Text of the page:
Researchers conducted a systemic review and meta-analysis of several studies concerning the effects of exercise on those with type 2 diabetes.
Type 2 diabetes contributes to the prevalence of cardiovascular disease. One way diabetes leads to cardiovascular disease is through poor vascular endothelial function. Previous research studies have suggested that exercise, a balanced diet, and medication may improve endothelial function in those with type 2 diabetes. This multi-faceted treatment could prevent cardiovascular disease if endothelial function improves. However, research thus far has provided mixed results on this topic. For example, some studies suggest that exercise training did not improve endothelial function in those with type 2 diabetes whereas another study found the opposite.
In a recent study, Jung-Hoon and colleagues attempted to determine the effects of exercise in adults with type 2 diabetes through a systemic review and meta-analysis. They examined papers from as early as June 2017 and had two independent reviewers assess the eligibility of certain studies for inclusion in their meta-analysis. A third reviewer also helped to settle additional conflicts on the inclusion of certain papers. In order to be included in the meta-analysis, the studies had to be randomized controlled trials, have diabetic patients that were 18 or older, have results that assessed endothelial function by brachial artery flow-mediated dilation, and have an exercise regimen that had a duration equal to or greater than eight weeks.
What is flow-mediated dilation?
Flow-mediated dilation refers to the widening of an artery as blood passes through it, and is an accurate measure of cardiovascular health. Higher values of dilation indicate greater cardiovascular health and lower values indicate lower health.
The researchers narrowed down their results from 7,870 studies to 13 exercise trials in eight studies, after excluding those that didn’t meet their criteria. The average age of the individuals in the meta-analysis was 59 years old. They assessed the flow-mediated dilation results in the eight chosen studies. The study was published in the journal of Diabetology and Metabolic Syndrome.
An increase in flow-mediated dilation may be correlated to the effects of exercise
There was an increase in flow-mediated dilation in the 13 exercise regimens, which seems to be correlated with the effects of exercise. The intensity of the exercise also played a role in flow-mediated dilation. Surprisingly, low to moderate exercise resulted in substantially increased dilation compared to high-intensity exercise. Aerobic exercise groups alone had higher dilation compared to groups combining aerobic exercise and resistance exercise. The effects of exercise on flow-mediated dilation between eight weeks and 12 weeks were not significantly different. The effects of exercise on the body mass index (BMI) of those in 11 of the exercise groups were largely insignificant.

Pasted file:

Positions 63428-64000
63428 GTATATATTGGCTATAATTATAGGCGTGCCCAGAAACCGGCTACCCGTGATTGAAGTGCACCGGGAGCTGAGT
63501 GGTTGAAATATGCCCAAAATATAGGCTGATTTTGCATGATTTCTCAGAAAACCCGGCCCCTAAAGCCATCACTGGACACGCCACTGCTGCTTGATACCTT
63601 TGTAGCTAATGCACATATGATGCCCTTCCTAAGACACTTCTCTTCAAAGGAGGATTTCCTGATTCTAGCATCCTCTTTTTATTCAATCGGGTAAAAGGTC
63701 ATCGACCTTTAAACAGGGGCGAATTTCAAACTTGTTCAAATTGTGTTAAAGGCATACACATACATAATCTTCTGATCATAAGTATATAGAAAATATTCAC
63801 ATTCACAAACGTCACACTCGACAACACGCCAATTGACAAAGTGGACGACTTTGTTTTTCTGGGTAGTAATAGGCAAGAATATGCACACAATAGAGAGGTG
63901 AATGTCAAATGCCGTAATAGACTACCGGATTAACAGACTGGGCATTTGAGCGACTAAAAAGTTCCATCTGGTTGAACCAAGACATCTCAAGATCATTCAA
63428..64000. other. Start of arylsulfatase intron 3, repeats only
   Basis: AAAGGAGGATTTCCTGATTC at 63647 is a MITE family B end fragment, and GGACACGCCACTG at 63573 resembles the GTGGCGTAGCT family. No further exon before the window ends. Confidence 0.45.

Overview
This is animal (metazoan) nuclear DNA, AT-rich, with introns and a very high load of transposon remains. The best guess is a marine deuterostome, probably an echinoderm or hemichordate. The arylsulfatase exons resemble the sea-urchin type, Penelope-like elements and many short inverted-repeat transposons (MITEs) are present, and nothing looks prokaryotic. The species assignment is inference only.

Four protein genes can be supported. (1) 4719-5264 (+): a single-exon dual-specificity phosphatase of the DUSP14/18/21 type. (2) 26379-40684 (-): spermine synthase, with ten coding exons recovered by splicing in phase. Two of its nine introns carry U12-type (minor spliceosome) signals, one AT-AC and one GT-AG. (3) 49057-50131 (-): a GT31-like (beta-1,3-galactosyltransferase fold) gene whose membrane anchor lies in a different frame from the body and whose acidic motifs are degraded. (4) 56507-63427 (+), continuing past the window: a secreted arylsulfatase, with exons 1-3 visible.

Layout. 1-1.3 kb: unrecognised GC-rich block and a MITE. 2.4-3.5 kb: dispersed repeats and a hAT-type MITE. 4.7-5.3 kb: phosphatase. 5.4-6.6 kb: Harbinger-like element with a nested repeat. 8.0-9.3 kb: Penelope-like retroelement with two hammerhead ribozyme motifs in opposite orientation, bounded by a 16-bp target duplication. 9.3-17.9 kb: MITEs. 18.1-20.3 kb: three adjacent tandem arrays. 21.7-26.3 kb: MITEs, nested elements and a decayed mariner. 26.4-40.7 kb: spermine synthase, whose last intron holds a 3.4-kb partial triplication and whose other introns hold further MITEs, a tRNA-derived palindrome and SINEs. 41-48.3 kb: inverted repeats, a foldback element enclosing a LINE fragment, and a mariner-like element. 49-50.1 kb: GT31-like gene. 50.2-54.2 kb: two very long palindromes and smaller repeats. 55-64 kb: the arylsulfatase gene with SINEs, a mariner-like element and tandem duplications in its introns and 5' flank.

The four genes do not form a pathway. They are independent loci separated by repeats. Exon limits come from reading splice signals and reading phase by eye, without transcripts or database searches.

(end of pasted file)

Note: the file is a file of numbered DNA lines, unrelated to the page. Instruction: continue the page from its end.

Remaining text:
In conclusion, flow-mediated dilation seemed to improve in the low to moderate exercise group compared to the high-intensity exercise group. The authors suggested that the effects of exercise on flow-mediated dilation, seen as the relative physiological improvement on endothelial function, may be partially attributed to an increase in nitric oxide (NO) in the body. Nitric oxide is a molecule that protects against inflammation and oxidative stress. However, there may be other factors at work that are associated with increased flow-mediated dilation. For instance, the researchers suggested that sensitivity to nitric oxide in vascular smooth muscle may be stunted in those with type 2 diabetes, while other studies suggest that the effects of exercise on smooth muscle nitric oxide sensitivity do not occur. More research is clearly needed to understand more of the physiological pathways and mechanisms underlying these results.
There are some limitations, such as the fact that different studies may have also had other treatments, such as meditation, which could have introduced further bias in flow-mediated dilation results. For example, the studies they looked at on low to moderate exercise mostly had aerobic exercises, whereas the high-intensity exercises had a combination of aerobic and resistance exercise, which may skew some of their conclusions. Flow-mediated dilation measurement methods were not uniform between groups, quality between studies varied, and low study numbers were used in this analysis.
Regardless, this study suggests that intense exercise may not be as beneficial as a moderate exercise on those with type 2 diabetes, although more studies should be conducted to confirm this finding.
Written by Olajumoke Marissa Ologundudu B.Sc. (Hons)
Reference: Jung-Hoon L, Ruda L, Moon-Hyon H, Marc TH, Yoonjung P. The effects of exercise on vascular endothelial function in type 2 diabetes: a systematic review and meta‑analysis. Diabetol Metab Syndr. 2018;10:15. doi:10.1186/s13098-018-0316-7.